Question about Mixing/Mastering

Hi friends, I have a question about mixing & mastering (I hope I do not embarrass myself).
I see very often that producer and composer render their midi tracks created in DAW and continue the mixing and mastering process in audio format.
My question is: what is the advantage of this approach?
I have to mention that in my case no midi tracks are recorded externally. All instruments are based on VSTs. I can add every effect in every way to each of the midi and audio tracks tracks.
I was searching in some forums for a reason to go that way, but I didn’t found any hard valid reason. One guy’s reason was, that it is a question of workflow. He finishes the Midi work and didn’t want to go back then to midi and adding stuff later.
My question is more about the mixing/mastering quality? Are there any differences in quality between both ways?

Well, if you ask 10 producers you will get 11 opinions.There are some pros and cons regarding rendering the vst in order to mix. First is cpu is less stressed especially if you are using some intensive power vst like diva.e.g. Same with memory intensive kontakt libraries e.g. Orchestral Tools. The other reasons are quite debatable. There are several issues especially if you are working in low bit rate depth and resolution which can lead to artefatcs and errors, intersample peaks and so on, which can be slightly avoided if your vst tracks are renedered. Intersample peaks may occur also even of your tracks are rendered. Thats why i strongly suggest that your projects must be at least 24 bit,and 48 khz. Optimal 32 bit float point, 48 kHz. ( Another debatable subject ) .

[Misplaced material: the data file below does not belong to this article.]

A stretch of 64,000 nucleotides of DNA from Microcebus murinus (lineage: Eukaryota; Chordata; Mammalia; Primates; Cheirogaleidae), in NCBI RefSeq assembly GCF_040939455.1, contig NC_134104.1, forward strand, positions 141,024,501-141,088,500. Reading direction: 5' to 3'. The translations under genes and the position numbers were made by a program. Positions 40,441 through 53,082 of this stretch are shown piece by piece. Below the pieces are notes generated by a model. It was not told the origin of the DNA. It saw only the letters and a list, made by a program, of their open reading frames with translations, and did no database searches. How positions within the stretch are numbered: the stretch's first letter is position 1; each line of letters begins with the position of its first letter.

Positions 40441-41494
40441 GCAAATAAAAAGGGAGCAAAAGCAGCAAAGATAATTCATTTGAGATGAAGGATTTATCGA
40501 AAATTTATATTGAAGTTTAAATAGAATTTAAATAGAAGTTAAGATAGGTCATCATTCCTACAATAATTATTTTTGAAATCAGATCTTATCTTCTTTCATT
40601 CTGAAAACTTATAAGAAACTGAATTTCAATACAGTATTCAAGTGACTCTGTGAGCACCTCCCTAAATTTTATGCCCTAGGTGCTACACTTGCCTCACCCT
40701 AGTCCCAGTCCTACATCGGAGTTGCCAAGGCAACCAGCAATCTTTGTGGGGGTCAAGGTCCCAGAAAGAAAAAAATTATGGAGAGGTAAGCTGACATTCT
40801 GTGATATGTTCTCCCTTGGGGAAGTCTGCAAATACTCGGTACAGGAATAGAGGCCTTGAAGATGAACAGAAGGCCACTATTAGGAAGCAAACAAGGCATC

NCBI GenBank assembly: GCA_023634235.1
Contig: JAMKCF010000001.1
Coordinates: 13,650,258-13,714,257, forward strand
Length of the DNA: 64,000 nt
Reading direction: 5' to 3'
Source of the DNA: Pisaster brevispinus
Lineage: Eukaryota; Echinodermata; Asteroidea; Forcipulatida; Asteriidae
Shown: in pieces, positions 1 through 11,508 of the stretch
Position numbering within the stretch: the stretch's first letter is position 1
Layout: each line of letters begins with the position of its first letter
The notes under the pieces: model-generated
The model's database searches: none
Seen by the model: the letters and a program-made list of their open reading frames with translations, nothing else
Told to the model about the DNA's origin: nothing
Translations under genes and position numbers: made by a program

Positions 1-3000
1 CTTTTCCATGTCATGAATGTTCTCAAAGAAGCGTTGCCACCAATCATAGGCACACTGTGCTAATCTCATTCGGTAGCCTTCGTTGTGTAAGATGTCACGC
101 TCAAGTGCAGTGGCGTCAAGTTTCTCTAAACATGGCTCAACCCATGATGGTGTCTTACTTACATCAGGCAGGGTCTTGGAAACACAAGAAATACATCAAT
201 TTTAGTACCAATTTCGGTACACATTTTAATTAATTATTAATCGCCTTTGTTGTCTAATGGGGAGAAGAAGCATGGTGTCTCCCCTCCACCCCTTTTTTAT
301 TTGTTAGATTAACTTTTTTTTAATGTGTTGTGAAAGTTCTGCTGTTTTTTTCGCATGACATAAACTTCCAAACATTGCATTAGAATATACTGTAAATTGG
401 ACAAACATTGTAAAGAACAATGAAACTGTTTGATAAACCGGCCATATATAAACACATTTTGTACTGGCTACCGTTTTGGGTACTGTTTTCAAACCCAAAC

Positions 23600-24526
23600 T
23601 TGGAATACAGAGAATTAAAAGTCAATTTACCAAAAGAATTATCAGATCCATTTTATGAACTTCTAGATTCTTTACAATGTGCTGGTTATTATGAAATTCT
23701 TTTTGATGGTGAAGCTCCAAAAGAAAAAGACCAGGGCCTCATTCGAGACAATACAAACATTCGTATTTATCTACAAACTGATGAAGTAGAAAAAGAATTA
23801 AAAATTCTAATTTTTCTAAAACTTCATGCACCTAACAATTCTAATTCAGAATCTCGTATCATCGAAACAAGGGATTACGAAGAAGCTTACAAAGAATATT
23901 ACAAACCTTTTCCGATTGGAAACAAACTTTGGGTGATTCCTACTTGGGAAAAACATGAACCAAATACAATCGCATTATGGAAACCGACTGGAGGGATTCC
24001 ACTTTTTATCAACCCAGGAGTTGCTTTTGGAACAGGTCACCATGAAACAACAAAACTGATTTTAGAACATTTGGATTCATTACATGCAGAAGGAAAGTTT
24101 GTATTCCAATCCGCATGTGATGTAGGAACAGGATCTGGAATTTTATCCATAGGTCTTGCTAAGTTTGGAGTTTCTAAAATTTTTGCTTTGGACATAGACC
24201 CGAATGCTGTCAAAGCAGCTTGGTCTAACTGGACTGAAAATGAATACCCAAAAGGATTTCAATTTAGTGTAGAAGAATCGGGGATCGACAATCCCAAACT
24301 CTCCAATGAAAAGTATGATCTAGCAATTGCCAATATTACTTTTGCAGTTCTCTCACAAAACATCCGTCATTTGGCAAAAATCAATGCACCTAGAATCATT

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One reason people do it is to get timing more accurate. When you see the rendered audio files of drums for example you can line them up perfectly (or not). At least you have better insight in what you’re doing as you can zoom into the waveforms.
Some others save CPU this way and some indeed like to separate composing and mixing this way.
When you have separate audio files you can also cut them up and apply effects to them as opposed to effects that affect the whole chanel, maybe like automation triggering effects in midi but in a more committed way applied to individual segments of audio.

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I think saving RAM and CPU power is the main reason for most of the cases. Indeed, seeing the waveform can help you to make better mixing decisions, and also to solve some timing issues. Sometimes i change the timbre of the instrument, sometimes i need to correct the part it plays, or any other cases where having a WAV just can’t help. So i prefer to stay with MIDI and all the VSTs live rather than frozen and rendered. Ofcourse, if you’re writing an orchestral piece with profound knowledge of music theory, chances are you won’t need to change anything, so it might be a smart move to render all the tracks and work with WAV, just to have more computing power.

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Thanks for your answers and opinions, guys. As @Soundtrickz mentioned, it seems to be debatable. The reason for my question is, that I was going with Midi and VSTs live (like @Theo_Sound) and I never had any noticeable issue. So it’s good to see, that there are multiple ways to get the work done and all they have their pros and cons. I only wanted to avoid a mistake without knowing about an alternative way.

Another reason to keep rendered version of your projects (in addition to your original) could be to always have the option to go back and print out stems and make changes to the years later, even if some of your virtual instruments are outdated and no longer working.
Also, if you’re on a laptop, but your virtual instruments are on external drives, you can mix or playback your projects away from the studio.

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That are two good points, @Hyperprod ! Thank you.